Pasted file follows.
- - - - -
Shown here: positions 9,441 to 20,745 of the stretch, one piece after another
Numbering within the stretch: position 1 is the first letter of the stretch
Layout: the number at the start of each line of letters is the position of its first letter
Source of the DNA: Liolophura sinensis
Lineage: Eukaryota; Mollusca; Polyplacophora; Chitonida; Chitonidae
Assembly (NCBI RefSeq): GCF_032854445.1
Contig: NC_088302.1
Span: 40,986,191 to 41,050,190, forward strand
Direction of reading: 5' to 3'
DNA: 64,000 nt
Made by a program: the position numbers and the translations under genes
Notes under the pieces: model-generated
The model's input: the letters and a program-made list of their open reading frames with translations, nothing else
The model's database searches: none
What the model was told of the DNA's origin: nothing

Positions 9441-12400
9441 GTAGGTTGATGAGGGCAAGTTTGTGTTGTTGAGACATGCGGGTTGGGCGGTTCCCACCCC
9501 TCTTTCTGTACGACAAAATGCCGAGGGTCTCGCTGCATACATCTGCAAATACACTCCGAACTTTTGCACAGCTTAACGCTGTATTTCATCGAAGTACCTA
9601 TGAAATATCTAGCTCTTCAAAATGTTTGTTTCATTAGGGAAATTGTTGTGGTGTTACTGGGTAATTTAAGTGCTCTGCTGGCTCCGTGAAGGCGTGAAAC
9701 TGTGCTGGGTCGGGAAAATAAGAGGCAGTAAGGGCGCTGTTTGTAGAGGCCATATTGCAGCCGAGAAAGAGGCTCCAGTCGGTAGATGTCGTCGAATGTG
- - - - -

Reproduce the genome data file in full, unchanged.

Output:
Shown here: positions 9,441 to 20,745 of the stretch, one piece after another
Numbering within the stretch: position 1 is the first letter of the stretch
Layout: the number at the start of each line of letters is the position of its first letter
Source of the DNA: Liolophura sinensis
Lineage: Eukaryota; Mollusca; Polyplacophora; Chitonida; Chitonidae
Assembly (NCBI RefSeq): GCF_032854445.1
Contig: NC_088302.1
Span: 40,986,191 to 41,050,190, forward strand
Direction of reading: 5' to 3'
DNA: 64,000 nt
Made by a program: the position numbers and the translations under genes
Notes under the pieces: model-generated
The model's input: the letters and a program-made list of their open reading frames with translations, nothing else
The model's database searches: none
What the model was told of the DNA's origin: nothing

Positions 9441-12400
9441 GTAGGTTGATGAGGGCAAGTTTGTGTTGTTGAGACATGCGGGTTGGGCGGTTCCCACCCC
9501 TCTTTCTGTACGACAAAATGCCGAGGGTCTCGCTGCATACATCTGCAAATACACTCCGAACTTTTGCACAGCTTAACGCTGTATTTCATCGAAGTACCTA
9601 TGAAATATCTAGCTCTTCAAAATGTTTGTTTCATTAGGGAAATTGTTGTGGTGTTACTGGGTAATTTAAGTGCTCTGCTGGCTCCGTGAAGGCGTGAAAC
9701 TGTGCTGGGTCGGGAAAATAAGAGGCAGTAAGGGCGCTGTTTGTAGAGGCCATATTGCAGCCGAGAAAGAGGCTCCAGTCGGTAGATGTCGTCGAATGTG